Relaxing Standards for Homeowner Policies in Minority Areas
Aug. 14, 1996
CHICAGO (AP) _ The Allstate Corp. says it has relaxed it standards for minority city dwellers seeking comprehensive homeowner insurance policies, but a fair housing group said Wednesday it sees no evidence changes have occurred.
The insurer, based in the Chicago suburb of Northbrook, said it began in April by removing restrictions on providing policies to homes more than 40 years old or worth less than $40,000. It eliminated a rule that limits policy payoffs to 150 percent of a home's market value, something that might not cover the cost of replacing the building. In addition, it is increasing inspection requirements for homes being considered for coverage.
The policy change comes to light less than a month after industry leader State Farm Insurance announced it revised its urban guidelines to settle a discrimination complaint filed with the U.S. Department of Housing and Urban Development.
Allstate spokesman Al Orendorff insisted the changes were not directly linked to such complaints.
``Frankly, we found out that there's good business out there that we can access. We're just plunging ahead, doing what we normally do,'' he said.
Insurance industry analysts had predicted major insurers would follow the lead of Bloomington, Ill.-based State Farm, the country's largest insurance company, in changing its rules. Allstate issues policies to one out of every eight houses in the country and is the largest insurer in inner cities.
But Shanna Smith, executive director of the Washington-based National Fair Housing Alliance, said the group's studies found no evidence Allstate had changed its practices in recent months. She cited a discrimination complaint filed against Allstate by a black Cincinnati homeowner.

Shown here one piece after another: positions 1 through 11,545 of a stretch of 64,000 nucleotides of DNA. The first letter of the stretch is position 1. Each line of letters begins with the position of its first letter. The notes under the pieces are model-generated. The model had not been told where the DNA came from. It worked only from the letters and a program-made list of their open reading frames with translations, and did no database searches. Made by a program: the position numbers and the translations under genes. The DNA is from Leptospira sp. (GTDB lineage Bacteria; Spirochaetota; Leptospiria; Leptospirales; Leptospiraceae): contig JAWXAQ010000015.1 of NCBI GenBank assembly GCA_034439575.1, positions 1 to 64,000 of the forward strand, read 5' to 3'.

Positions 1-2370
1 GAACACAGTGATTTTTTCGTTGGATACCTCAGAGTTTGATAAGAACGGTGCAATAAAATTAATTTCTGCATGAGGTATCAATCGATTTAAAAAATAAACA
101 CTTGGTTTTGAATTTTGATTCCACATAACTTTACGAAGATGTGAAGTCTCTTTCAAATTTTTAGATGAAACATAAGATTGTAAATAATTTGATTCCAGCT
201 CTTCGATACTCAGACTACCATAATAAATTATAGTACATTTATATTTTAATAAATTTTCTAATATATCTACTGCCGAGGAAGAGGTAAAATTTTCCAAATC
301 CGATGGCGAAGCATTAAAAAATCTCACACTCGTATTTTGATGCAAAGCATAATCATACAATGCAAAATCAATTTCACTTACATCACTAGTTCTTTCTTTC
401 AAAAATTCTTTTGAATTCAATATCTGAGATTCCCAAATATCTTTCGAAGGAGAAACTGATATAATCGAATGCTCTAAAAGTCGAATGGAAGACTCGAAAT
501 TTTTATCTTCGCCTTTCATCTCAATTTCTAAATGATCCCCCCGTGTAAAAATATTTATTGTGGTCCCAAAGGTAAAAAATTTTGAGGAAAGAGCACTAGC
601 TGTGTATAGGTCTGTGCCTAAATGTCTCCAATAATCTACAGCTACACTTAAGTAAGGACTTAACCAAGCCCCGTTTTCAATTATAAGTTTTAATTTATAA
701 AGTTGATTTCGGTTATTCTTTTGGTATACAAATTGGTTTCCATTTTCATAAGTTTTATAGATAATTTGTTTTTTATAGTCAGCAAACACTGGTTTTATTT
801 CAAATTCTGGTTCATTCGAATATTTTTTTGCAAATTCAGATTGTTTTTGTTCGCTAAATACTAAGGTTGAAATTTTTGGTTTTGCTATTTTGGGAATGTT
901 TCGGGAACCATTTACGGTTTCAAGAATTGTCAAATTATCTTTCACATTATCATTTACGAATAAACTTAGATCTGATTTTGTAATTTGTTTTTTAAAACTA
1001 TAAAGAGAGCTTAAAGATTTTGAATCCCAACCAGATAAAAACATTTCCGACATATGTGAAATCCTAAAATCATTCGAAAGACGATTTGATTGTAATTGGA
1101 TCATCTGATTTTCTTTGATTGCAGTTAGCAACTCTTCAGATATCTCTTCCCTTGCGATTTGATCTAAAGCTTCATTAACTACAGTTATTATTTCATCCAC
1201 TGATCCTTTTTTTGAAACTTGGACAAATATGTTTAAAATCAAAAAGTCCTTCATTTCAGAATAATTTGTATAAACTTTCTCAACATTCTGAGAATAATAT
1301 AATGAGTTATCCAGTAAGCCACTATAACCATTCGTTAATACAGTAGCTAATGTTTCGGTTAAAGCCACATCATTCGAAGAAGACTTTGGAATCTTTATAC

Candis Smith of Cincinnati contends Allstate and Nationwide Mutual Insurance Co. in May denied her replacement cost coverage on her $58,500 home, instead saying it could cover only the cost of the mortgage should the house be destroyed. Replacement cost coverage is the actual amount of money it would take to rebuild a home.
``Neither one of the insurance companies came out to look at the house; they told me over the phone they couldn't give me insurance because the house was 50 years old,'' said Smith, who is no relation to Shanna Smith.
Shanna Smith contended Allstate routinely denies such coverage in black and Hispanic neighborhoods, while approving it in white areas.
``Allstate says they're a big insurer of inner-city policies. That's true,'' Shanna Smith said. ``They're a big insurer of inferior policies that cost more.''
Orendorff said he wasn't familiar with the Cincinnati complaint.
But he said changes are being made on a state-by-state basis, as regulators approve the new underwriting guidelines.
Shanna Smith said the fair housing group will ask HUD to complete its investigation of Allstate and Nationwide. The group also will continue to press for a Justice Department investigation of whether insurers have violated the federal Fair Housing Act by denying black and Hispanic homeowners the same insurance given to whites in comparable neighborhoods.
Allstate also faces a lawsuit seeking class-action status that contends it and 22 other companies refused policies or charged higher rates to people in Missouri's minority neighborhoods _ a practice known as ``redlining.''